Apr 3, 2013
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Mike Smith is a meteorologist, senior vice president of AccuWeather Enterprise Solutions, and the author of Warnings: The True Story of How Science Tamed the Weather.
The United States experiences some of the most violent weather on Earth. Want proof? Consider what happened in three short days this winter.
On February 8, a blizzard raged across the northeast United States. Winds gusted to more than 75 mph, and dumped as much 40 inches of snow. In places, there were six-foot snow drifts. More than a million people were left without power.
As the New England blizzard departed, a second blizzard moved out of the Rockies and into the Northern Plains. Hundreds of miles of interstate highways were closed. On the afternoon of February 10th, this blizzard moved into the Upper Midwest. At roughly the same time, eight devastating tornadoes cut a swath of destruction through the South, causing hundreds of millions of dollars in damage.
Fortunately, weather science has developed a storm warning system that saves thousands of lives each year. In part, that’s because people can save their lives from a flash flood, lightning, or high winds in a matter of seconds. A 15-second dash to the basement is enough to survive a tornado.
But it takes more preparation time to mitigate economic losses from severe weather. And the forecasting methods needed to do so —by more exactly calculating a storm’s intensity and impact zones—have lagged.
Take Hurricane Sandy. New Jersey Transit suffered losses in the millions because of miscalculations of storm surge and insufficient time to move mobile assets. And reports from USA Today and PBS suggest the global computer model of the European Consortium for Medium Range Forecasting (ECMWF) with more precise forecasting technology was used by AccuWeather to forecast the storm’s exact path, including its “left turn” inland, something the U.S. model did not predict.
We already have the tech know-how to improve the advanced notice we provide for major storms like this year’s blizzard. But there are serious issues holding back United States’ weather forecasting including:
Source: Dr. Cliff Mass, University of Washington
Where Tech Can Help
In addition to solving these problems, we must integrate new technology into the mix.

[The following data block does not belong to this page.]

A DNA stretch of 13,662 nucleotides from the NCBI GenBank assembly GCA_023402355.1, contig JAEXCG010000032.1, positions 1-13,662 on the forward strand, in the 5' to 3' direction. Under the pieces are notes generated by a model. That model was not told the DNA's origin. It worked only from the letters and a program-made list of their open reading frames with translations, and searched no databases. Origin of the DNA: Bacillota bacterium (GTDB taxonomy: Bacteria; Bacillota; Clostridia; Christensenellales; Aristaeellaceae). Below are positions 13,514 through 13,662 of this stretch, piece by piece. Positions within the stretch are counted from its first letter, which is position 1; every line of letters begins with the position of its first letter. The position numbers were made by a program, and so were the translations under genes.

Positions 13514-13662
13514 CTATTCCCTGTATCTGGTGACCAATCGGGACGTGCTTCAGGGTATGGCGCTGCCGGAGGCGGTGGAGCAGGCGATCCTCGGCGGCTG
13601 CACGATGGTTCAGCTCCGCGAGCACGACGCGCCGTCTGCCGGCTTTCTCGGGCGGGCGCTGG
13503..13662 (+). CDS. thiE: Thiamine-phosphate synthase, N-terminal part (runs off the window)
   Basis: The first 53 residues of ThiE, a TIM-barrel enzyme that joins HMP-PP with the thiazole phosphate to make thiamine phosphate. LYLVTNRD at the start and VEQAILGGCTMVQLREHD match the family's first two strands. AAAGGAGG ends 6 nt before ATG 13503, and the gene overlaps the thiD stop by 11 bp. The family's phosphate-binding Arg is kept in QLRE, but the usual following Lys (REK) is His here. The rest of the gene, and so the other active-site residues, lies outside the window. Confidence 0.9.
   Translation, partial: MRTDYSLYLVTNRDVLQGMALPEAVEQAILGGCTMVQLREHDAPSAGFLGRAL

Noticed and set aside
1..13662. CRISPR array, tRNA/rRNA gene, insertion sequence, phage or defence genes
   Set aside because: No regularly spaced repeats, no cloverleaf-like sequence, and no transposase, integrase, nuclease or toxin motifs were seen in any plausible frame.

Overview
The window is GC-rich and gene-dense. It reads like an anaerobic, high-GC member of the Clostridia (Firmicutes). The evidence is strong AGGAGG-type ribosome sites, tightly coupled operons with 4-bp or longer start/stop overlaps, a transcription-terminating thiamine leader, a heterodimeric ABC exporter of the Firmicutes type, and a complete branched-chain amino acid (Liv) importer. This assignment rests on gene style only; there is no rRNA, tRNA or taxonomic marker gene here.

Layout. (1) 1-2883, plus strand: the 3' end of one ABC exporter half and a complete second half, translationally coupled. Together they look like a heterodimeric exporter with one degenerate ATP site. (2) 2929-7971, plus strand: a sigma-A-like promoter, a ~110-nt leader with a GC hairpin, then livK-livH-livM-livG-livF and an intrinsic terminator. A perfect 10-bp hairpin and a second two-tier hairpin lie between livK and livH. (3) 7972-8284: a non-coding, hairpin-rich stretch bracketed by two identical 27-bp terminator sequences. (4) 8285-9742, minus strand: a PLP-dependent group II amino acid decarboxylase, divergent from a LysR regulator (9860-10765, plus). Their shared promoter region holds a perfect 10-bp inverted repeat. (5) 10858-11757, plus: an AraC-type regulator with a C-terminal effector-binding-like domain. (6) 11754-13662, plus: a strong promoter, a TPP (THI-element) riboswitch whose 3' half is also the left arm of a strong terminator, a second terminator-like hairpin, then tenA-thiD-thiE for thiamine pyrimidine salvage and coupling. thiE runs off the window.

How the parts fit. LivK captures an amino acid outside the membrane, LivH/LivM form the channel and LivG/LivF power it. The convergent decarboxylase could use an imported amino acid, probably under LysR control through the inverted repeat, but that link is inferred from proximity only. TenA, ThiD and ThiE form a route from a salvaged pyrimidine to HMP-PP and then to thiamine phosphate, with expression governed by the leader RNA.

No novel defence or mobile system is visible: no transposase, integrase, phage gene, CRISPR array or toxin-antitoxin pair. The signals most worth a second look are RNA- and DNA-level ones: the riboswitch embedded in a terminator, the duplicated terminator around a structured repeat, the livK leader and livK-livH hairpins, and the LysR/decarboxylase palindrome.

The precision of weather forecasts is limited by the scales we use to measure the atmosphere and create forecasting models. For example, a model with 4-kilometer grid spacing can model individual thunderstorms, whereas a model with 20-km spacing can only hint at them. It sounds simple, but a tighter grid dramatically increases the computational power needed to run the model.
In order to provide the lead time required to make decisions that could save lives and millions of dollars, land conditions (such as evapotranspiration from crops and soil moisture) and high-density measurements of moisture in the atmosphere are all required. The current quality of these types of measurements would best be described as adequate. Fortunately, there is hope in the next generation of earth-observing satellites, which will provide better measurements.
Going the Extra Mile
Yet perhaps one of the biggest problems in meteorology is what is described as the “last mile” challenge: getting the storm warning or detailed forecast to people in a timely fashion. There are apps out there that help, including one my company developed called SkyGuard Mobile. GPS-driven smartphones can definitely help in getting time-sensitive warnings to those who need them, but we also need the will, funding, and cooperation to boost weather tech here in the stormy States to reduce the human and economic wallop big storms can bring.
For more on this issue, check our Eric Klinenberg’s salon The Digital Divide in Emergency Management.
This article is commissioned by Qualcomm Incorporated. The views expressed are the author’s own.